Most of the time it goes like this:

— Damn, why did you code this monstrosity? Why didn't you use this easy built-in mechanism this framework gives you?
— The guys from Adobe say it's more performant.
— It might be faster on shitty mobile devices, we are running the app on Intel i7.
— But the guys from Adobe say...
— They say it for mobile devices.
— Whatever... (meaning "you don't know shit and you are no authority for me")

Once I even had this conversation which completely pissed me off:

— The library was not made to be used like you are using it. But now we have to do this because you ignored this easy mechanism provided by the framework and we don't have time to rebuild the whole thing.
— Who said that this library shouldn't be used this way? (meaning "give me a link to a video where someone from Microsoft says not to use the library this way")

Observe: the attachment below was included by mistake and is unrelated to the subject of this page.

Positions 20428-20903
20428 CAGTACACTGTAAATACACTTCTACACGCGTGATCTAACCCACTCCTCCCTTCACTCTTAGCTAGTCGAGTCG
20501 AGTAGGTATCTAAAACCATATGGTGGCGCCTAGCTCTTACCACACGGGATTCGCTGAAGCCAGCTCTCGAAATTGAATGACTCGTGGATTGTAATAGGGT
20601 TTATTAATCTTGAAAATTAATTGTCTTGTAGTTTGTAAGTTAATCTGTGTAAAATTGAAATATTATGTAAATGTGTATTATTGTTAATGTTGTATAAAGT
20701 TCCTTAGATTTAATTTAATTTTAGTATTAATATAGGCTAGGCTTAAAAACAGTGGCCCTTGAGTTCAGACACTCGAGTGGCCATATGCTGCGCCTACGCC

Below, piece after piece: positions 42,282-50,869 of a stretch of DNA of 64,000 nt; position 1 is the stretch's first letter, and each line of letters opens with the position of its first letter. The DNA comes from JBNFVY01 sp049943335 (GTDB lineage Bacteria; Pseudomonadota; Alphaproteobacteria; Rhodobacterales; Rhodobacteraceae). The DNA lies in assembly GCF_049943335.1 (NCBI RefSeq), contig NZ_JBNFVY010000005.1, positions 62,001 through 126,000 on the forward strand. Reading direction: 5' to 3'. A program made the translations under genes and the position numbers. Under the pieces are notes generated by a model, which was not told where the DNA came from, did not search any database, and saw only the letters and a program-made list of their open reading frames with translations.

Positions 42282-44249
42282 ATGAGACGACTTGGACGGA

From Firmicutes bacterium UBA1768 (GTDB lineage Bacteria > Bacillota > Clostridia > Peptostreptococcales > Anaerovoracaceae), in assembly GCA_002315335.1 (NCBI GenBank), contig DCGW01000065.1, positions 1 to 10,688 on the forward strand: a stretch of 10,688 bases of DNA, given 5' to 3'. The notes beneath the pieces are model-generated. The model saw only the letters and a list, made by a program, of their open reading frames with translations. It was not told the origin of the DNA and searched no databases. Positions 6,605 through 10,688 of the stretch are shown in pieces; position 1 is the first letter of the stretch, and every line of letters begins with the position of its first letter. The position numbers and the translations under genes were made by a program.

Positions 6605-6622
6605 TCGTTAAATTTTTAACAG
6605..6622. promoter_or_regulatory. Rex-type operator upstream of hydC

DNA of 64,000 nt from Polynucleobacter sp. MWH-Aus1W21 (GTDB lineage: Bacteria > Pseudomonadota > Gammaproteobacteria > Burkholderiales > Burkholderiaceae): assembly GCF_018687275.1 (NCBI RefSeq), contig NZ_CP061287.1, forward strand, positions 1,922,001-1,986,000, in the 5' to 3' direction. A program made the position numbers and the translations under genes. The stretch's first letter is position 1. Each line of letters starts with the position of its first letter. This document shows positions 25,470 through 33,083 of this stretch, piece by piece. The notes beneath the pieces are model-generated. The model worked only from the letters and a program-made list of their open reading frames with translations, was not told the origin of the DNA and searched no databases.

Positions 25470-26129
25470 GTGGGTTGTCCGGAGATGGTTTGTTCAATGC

— Me, the freaking author of the freaking library said that for fuck's sake.

Reflecting on yourself

Long time ago I was building a simple messaging system and was taken away by that object pooling strategy I learned from some blog. Of course I implemented it straight away just to be asked by my coworker:

— Why the hell did you do this?
— For performance, it caches message objects.
— Right... how many messages are you going to receive per second?
— Like... 1...
— Do you understand now?

Of course there was no point implementing message pooling system here. And I wasted half a day on this simple task trying to optimize the problem we didn't have.